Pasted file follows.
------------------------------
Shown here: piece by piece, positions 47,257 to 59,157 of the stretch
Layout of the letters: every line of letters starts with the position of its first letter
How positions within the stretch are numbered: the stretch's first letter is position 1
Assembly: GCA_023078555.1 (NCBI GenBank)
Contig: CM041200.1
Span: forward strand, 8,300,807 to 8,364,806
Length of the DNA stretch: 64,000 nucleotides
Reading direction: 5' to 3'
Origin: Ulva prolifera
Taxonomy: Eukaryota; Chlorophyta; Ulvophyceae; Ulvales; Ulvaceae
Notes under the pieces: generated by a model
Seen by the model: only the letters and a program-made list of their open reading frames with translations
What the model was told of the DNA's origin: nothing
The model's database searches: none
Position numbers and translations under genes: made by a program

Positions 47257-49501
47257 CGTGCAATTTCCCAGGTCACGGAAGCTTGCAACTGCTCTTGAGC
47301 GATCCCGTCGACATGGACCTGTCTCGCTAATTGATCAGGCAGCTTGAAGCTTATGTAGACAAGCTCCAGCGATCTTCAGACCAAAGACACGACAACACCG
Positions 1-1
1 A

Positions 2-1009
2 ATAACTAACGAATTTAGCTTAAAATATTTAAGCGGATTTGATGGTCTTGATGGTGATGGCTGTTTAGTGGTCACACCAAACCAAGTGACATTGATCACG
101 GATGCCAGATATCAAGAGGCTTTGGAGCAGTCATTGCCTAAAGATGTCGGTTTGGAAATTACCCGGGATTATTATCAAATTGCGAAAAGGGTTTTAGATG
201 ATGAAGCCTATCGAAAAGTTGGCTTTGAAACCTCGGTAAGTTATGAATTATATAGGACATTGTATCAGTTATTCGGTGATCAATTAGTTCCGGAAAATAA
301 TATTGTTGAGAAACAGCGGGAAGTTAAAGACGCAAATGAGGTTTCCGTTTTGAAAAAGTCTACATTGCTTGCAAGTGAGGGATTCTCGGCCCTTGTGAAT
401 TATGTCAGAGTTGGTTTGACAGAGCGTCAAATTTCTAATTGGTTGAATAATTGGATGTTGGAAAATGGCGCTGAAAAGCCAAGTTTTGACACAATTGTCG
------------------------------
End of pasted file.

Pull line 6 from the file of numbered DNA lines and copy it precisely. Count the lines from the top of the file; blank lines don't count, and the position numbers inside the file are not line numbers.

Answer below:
Span: forward strand, 8,300,807 to 8,364,806